Salvation Army gives out food and toys
By Becky Barclay
Published in News on December 21, 2011 1:46 PM
Brenda Zamora choked back the tears as she told her 8-year-old daughter, Sara, there would be no Christmas this year.
The 37-year-old mother had just started a full-time job last month and was desperately trying to catch up on the bills. She had only enough money to buy a little something for Sara's 3-year-old brother, Ricky.
But that changed Tuesday when Brenda picked up a bag of toys for both of her children -- including a pink bicycle for Sara -- through the Salvation Army's Christmas program.
"My daughter had really wanted a bike," Brenda said. "She doesn't have any idea she's getting one."
Brenda's face filled with joy as Salvation Army volunteer Marshall Smith helped her load the pink bicycle into the trunk of her mini van.
Brenda also picked up a bag of presents for the two children that her mother has adopted. Her mother couldn't be there because she had to make an emergency trip to Texas to take care of a sick sister.
So Brenda will have 11-year-old Amy and 8-year-old Carlos for Christmas.
"But they'll be happy because of all these gifts," Brenda said. "The Salvation Army gives a whole lot, and it's something that makes the kids have a bigger smile at Christmas."
She said the Salvation "does the best thing anybody could ever do in this world. They're our little angels. They take care of us. I'm so glad we have them because if we didn't, I don't know what the kids' Christmas would be like."
Brenda also picked up a box of food, which will be her family's holiday dinner.
She said she hopes to have her bills caught up by next Christmas so she can pick a name or two from the Salvation Army's angel tree and return the kindness that someone she will never meet has shown to her this year. And she plans on helping during the distribution day.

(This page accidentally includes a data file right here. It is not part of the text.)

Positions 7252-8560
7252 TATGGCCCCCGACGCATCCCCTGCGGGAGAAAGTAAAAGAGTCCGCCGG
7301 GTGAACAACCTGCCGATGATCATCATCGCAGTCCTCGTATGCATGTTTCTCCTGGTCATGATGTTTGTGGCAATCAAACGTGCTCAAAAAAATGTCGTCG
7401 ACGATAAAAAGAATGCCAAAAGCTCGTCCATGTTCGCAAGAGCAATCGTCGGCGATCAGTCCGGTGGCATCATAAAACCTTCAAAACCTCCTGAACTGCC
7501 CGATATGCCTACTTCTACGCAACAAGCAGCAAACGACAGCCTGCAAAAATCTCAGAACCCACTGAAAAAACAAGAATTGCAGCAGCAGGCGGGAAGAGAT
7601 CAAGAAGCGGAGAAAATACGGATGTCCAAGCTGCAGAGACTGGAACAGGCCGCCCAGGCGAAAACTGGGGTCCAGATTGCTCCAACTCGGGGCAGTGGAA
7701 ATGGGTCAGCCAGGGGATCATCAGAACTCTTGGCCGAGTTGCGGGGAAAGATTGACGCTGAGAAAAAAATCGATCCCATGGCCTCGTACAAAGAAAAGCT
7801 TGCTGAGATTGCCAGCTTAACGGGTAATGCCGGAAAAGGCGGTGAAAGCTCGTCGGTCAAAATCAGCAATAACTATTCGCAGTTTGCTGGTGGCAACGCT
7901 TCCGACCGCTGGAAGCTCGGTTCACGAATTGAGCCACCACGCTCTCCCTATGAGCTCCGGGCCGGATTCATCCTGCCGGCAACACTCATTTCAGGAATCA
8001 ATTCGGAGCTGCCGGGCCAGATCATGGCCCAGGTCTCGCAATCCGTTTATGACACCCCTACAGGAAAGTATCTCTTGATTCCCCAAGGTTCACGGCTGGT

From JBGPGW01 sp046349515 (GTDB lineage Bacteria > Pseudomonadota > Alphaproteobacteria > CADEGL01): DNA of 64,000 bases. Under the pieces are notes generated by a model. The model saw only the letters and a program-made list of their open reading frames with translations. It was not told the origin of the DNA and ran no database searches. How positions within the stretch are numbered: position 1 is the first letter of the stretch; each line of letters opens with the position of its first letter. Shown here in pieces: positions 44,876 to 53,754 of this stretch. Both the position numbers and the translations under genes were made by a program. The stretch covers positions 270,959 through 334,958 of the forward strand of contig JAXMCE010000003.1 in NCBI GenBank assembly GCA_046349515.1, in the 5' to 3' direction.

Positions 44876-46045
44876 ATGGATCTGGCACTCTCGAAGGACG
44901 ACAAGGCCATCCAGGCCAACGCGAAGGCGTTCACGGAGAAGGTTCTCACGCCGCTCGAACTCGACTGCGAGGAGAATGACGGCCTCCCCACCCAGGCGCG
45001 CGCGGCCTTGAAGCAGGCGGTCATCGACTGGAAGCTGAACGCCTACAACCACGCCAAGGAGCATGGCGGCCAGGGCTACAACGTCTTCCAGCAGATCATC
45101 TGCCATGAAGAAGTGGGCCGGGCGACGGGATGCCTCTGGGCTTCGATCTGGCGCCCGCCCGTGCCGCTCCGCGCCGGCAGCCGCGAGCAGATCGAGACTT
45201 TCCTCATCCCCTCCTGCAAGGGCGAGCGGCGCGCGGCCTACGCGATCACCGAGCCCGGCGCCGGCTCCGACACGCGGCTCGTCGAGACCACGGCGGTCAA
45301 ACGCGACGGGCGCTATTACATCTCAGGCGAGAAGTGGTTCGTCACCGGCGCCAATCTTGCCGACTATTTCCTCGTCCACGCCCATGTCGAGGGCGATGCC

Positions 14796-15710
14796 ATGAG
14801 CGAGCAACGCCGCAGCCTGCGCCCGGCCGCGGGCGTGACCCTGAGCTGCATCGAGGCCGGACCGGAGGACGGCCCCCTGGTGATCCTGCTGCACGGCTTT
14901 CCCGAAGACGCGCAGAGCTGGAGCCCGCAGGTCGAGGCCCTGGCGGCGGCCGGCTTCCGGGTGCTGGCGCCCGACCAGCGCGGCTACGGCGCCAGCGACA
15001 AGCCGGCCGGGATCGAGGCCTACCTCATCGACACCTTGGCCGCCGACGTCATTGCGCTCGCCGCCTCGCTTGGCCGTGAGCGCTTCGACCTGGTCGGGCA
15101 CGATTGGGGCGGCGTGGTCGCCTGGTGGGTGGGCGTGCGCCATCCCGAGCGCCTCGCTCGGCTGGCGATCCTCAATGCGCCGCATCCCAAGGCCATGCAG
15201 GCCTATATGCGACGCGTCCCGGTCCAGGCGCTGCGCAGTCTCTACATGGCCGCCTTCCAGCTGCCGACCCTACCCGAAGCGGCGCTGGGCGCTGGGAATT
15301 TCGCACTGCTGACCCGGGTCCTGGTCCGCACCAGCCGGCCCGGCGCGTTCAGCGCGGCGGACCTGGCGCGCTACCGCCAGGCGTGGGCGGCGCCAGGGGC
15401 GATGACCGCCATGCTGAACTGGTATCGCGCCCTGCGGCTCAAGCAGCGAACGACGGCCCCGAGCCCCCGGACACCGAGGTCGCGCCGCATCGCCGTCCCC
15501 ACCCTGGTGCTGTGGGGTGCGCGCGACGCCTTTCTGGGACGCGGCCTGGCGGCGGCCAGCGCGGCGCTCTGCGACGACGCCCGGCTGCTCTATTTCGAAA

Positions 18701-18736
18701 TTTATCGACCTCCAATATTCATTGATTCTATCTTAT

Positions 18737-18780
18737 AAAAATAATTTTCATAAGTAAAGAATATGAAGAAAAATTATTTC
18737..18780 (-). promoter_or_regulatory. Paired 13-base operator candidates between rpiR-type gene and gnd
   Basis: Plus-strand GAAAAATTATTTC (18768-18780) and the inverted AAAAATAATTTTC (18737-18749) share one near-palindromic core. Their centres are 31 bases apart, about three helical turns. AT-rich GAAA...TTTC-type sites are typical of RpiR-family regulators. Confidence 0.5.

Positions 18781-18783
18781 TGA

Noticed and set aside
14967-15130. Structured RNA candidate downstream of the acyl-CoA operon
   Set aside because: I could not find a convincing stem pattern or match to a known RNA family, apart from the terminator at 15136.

Inetta Campbell, 25, picked up toys and clothes for her children, Jordan, 5, and Jalynn Matthews, 2.
She was grateful to any help from the Salvation Army this year after an event in her life caused her to be homeless. She and her children had been living in a domestic violence shelter, but just recently things changed for Inetta and she now has her own apartment.
But things are still sparse for the single mother.
"If it wasn't for people like the Salvation Army and all the volunteers, my kids wouldn't really have a Christmas," Inetta said. "I just think this is awesome."
And like Brenda, next year when Inetta sees the Salvation Army's angel tree, she will definitely pick off a name.
"The Salvation Army helped me when I needed help," she said. "I know other people need help, too."
Volunteers and staff of the Salvation heard that over and over Tuesday as they helped people to their cars with toys, clothes and food.
The Salvation Army assisted 265 families this year, Commander Lt. Kenny Igleheart said.
Gifts and toys were donated by people in the community who picked names off the organization's angel trees. Most of the food was collected by Wayne County's schools, with the Salvation Army purchasing some of it.
"That's why we're here," Igleheart said, "to help when people need assistance to get back on their feet. Most people don't need help all the time, just during the period when something dramatic has happened in their lives and they need a little assistance."
That was the situation with one woman the group helped this year. She was homeless when she applied for Christmas help back in October.
"My wife prayed with her and worked with her," Igleheart said. "We just found out Tuesday that she has gotten a home and a job. She was just so thankful for the prayer that my wife shared with her and that God had come forward and had worked in her life."
Before the start of the Christmas giveaway, Igleheart reminded his volunteers that the Salvation Army was founded upon helping people with a physical need, and also a spiritual need.
As recipients took their presents and food to their cars, volunteers and staff took a moment to pray with them.